Cutting the NHS to the bone

Submitted by Matthew on 10 November, 2016 - 12:51 Author: Gemma Short, Charlie Bell and Romesh Amaradeva

The NHS Bill 16/17 (formerly the NHS reinstatement bill) was due to have its second reading in Parliament on Friday 4 November.

NHS campaigners gathered outside Parliament to support the bill. The bill did not get discussed on that date and the second reading has now been rescheduled to 24 February 2017. The bill was presented to Parliament on 13 July by Labour MPs Rachel Maskell and Margaret Greenwood. The bill would restore the NHS as an accountable public service by reversing 25 years of privatisation and marketisation.

The bill would: abolish the purchaser-provider split; reinstate the government′s duty to provide the key NHS services throughout England; integrate health and social care services; declare the NHS to be a ″non-economic service of general interest″; abolish the NHS Commissioning Board; require national terms and conditions under the NHS Staff Council and Agenda for Change system for relevant NHS staff; centralise NHS Private Finance Initiative (PFI) debts; abolish the 2014 legal changes which require some immigrants to pay for NHS services.

NHS bosses across the country are quietly drawing up plans for hospital closures, cutbacks and radical reorganisations to cope with a projected £20bn shortfall by 2020. NHS England has asked local trusts to draw up so-called ″Sustainability and Transformation Plans (STP)″ for how they will operate within the budget shortfall.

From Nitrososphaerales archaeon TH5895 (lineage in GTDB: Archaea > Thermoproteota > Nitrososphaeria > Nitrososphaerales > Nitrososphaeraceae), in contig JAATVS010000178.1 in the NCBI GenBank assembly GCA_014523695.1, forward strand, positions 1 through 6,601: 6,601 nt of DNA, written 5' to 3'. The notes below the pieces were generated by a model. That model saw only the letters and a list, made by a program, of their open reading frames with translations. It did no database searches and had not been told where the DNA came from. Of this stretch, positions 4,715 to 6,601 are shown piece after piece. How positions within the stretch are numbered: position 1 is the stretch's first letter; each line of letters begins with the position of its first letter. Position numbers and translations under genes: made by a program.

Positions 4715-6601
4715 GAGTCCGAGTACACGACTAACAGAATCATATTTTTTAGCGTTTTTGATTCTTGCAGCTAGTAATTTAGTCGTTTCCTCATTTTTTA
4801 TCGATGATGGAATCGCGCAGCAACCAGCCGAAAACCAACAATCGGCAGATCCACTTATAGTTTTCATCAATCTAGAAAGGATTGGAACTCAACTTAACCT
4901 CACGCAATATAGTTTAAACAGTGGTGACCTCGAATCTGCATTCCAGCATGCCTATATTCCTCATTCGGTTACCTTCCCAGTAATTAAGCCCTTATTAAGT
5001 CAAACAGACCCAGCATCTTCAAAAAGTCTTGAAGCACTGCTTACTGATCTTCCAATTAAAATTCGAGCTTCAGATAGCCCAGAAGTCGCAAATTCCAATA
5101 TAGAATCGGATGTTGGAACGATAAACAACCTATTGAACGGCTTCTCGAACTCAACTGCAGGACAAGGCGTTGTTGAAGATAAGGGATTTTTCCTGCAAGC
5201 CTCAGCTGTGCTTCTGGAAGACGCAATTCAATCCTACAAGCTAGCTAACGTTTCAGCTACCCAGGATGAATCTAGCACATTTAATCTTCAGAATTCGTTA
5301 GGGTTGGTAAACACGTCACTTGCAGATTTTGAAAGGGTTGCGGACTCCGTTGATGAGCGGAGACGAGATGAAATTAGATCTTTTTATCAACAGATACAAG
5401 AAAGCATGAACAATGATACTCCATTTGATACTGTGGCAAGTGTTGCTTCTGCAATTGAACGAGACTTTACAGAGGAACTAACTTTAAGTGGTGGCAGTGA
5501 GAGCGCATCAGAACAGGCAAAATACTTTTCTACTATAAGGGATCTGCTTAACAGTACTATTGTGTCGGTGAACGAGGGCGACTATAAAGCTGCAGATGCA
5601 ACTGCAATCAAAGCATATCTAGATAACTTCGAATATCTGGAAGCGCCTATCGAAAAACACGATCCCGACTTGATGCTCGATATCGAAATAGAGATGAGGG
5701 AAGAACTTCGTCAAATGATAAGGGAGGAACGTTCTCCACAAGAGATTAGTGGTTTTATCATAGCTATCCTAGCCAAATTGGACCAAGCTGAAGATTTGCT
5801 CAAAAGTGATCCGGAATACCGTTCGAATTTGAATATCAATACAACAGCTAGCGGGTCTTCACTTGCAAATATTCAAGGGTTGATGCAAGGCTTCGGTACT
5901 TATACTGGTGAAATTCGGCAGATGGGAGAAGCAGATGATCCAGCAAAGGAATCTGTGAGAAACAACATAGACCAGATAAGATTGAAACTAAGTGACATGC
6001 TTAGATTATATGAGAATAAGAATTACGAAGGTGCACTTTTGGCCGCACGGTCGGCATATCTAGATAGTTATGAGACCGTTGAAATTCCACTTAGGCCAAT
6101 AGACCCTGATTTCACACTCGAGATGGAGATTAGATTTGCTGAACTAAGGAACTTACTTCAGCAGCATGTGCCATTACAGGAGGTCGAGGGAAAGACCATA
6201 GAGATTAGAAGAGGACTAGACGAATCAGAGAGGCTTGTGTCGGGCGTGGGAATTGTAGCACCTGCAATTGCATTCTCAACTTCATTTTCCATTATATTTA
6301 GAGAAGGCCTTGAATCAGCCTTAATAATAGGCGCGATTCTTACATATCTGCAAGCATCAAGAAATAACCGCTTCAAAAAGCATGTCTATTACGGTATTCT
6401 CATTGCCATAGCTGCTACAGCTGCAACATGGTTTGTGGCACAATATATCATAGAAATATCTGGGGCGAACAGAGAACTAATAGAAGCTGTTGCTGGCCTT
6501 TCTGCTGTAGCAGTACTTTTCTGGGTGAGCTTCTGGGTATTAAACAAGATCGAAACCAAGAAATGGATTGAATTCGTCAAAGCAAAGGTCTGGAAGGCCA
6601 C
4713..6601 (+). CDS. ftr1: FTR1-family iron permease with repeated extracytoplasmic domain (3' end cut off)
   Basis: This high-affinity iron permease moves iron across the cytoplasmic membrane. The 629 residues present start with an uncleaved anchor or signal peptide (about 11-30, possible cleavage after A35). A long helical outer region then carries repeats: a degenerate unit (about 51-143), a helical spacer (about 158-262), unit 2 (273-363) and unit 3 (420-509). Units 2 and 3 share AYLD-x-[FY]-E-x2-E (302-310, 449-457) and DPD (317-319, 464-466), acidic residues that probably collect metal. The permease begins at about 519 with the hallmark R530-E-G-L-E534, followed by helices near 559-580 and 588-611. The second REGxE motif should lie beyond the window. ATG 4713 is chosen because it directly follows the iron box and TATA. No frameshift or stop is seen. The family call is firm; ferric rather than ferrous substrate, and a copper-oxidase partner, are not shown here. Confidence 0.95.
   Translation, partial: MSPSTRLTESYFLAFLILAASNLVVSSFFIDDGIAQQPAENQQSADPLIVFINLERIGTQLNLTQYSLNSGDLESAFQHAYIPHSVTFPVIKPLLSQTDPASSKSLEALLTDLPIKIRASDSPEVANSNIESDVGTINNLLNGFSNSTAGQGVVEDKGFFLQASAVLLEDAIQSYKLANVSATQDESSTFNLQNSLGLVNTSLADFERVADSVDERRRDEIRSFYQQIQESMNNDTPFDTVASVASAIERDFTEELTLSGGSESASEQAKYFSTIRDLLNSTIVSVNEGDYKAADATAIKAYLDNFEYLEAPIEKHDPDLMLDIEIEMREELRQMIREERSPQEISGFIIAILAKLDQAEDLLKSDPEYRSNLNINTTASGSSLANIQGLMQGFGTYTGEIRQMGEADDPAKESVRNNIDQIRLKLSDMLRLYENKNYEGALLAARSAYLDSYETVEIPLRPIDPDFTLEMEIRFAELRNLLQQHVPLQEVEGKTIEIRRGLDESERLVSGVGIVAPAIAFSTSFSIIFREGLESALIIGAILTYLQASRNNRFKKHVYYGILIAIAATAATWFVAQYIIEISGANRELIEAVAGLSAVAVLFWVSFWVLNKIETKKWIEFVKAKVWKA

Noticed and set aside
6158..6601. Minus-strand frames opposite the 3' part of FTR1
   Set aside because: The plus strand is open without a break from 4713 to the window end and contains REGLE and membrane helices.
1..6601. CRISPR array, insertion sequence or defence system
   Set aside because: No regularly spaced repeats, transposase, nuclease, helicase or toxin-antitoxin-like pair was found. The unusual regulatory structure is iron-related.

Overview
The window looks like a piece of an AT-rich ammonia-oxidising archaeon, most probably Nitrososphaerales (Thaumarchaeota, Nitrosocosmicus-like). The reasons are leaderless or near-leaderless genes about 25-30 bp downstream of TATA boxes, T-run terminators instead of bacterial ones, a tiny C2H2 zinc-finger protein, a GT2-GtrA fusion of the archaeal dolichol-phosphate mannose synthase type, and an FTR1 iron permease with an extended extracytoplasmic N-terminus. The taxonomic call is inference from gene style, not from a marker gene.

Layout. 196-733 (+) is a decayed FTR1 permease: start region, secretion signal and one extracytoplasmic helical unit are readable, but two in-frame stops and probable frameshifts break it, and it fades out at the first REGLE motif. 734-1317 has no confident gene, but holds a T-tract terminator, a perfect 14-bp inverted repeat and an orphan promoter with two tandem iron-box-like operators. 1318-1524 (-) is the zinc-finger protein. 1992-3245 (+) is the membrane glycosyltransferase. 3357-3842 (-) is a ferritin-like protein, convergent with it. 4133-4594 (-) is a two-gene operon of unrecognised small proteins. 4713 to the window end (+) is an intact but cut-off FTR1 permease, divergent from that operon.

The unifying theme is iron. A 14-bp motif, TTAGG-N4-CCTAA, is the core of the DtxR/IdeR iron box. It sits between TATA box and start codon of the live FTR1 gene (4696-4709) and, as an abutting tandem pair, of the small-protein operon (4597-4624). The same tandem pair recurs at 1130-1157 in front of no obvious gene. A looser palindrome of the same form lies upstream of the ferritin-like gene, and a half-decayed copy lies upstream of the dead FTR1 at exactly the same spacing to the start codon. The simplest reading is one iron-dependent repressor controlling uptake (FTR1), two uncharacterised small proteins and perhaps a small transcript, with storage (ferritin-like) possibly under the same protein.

Almost certainly most of these plans will include the restriction of non-life saving treatments, closures and amalgamations of A&Es, and increased involvement of private providers.

At Labour Party conference Momentum launched a national campaign around the NHS. If it is to grow this campaign needs to be taken up by local groups and taken into the Labour Party.

• NHS bill campaign

• Momentum NHS

• Stop the STPs campaign

NHS workers need a payrise

Unison’s annual survey of health workers has found that in the last year two out of every three have sought financial help or made major changes to their lives due to erosion in pay levels. 63% say they are worse off than last year, 10% have resorted to pay day loans to get by. This is the reality of government pay freezes in the public sector.